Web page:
| Mon Nov. 12, 2012 3:08 AM PST
Where did this whole "fiscal cliff" metaphor come from, anyway?
It's the handiwork of Fed chairman Ben Bernanke, the same guy who warned us about a "global savings glut" in 2005. In testimony before Congress earlier this year, he said that although it was a good idea to get deficits under control in the long term, it would be a bad idea to raise taxes and slash spending right away:
You also have to protect the recovery in the near term. Under current law, on January 1, 2013, there's going to be a massive fiscal cliff of large spending cuts and tax increases. I hope that Congress will look at that and figure out ways to achieve the same long-run fiscal improvement without having it all happen at one date.
I didn't realize Bernanke was such a colorful phrasemaker. So what's the deal with January 1, 2013?
Remember the lame-duck session of Congress after the 2010 midterm elections? President Obama cut a deal with Congress that extended the Bush tax cuts, established several miscellaneous tax credits, put in place a payroll tax holiday, and extended unemployment benefits. However, all of these things expire on January 1, 2013.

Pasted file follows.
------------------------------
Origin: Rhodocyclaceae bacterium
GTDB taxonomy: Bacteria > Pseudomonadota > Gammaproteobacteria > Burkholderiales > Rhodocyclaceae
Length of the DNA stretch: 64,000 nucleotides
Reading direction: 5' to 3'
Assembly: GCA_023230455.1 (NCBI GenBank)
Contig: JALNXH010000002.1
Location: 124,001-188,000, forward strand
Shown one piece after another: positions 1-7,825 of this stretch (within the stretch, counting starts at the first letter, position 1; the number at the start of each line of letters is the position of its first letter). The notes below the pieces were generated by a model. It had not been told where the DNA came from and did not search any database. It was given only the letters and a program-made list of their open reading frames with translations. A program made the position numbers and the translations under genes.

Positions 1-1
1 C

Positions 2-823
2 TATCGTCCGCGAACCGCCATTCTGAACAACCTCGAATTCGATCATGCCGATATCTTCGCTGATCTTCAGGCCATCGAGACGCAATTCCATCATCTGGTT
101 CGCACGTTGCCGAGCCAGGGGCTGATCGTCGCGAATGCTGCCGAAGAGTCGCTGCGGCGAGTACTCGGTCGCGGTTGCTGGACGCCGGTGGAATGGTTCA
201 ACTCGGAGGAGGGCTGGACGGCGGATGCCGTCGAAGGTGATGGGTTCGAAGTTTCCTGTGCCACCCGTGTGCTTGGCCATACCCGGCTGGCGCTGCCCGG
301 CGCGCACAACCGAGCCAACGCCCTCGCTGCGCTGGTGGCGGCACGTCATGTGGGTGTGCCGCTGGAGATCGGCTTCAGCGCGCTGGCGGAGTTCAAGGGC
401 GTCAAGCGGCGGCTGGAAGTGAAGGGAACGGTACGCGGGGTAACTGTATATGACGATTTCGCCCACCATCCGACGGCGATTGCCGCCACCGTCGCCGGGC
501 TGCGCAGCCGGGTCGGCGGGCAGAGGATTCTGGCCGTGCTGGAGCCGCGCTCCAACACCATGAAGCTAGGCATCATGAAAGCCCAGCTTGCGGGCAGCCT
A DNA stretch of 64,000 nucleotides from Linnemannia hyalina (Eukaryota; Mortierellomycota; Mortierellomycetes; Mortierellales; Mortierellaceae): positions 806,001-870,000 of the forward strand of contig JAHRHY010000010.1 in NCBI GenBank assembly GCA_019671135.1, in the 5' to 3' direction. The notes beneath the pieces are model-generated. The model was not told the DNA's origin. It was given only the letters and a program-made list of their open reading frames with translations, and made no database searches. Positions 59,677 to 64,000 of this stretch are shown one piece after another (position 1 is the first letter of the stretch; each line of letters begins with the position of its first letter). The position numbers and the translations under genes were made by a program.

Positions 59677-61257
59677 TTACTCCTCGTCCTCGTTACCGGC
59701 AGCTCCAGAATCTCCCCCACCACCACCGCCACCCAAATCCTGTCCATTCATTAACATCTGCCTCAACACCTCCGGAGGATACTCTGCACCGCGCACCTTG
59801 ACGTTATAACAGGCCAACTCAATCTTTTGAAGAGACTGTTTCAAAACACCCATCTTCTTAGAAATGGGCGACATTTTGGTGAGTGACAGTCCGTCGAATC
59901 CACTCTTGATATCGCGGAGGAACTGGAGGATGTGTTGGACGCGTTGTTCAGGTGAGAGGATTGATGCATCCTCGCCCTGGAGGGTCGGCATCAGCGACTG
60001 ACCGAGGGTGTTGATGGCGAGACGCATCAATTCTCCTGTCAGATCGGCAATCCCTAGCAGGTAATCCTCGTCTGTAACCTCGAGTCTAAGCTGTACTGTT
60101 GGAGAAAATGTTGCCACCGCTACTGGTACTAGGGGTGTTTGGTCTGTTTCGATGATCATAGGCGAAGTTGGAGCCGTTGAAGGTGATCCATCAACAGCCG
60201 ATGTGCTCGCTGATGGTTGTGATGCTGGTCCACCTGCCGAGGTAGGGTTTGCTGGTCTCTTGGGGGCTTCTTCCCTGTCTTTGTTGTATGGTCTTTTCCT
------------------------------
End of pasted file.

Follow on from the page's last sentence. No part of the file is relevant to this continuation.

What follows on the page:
But that's not all! Remember the debt ceiling fiasco in 2011? At the last second, President Obama cut a deal with Congress to raise the debt ceiling, but the price he paid was a big set of spending cuts that would automatically take effect unless Congress figured out a way to do something different. Congress failed, of course, which means all those spending cuts will happen on January 1, 2013. There are a few other items too, including some new Obamacare taxes that take effect, but this accounts for most of it.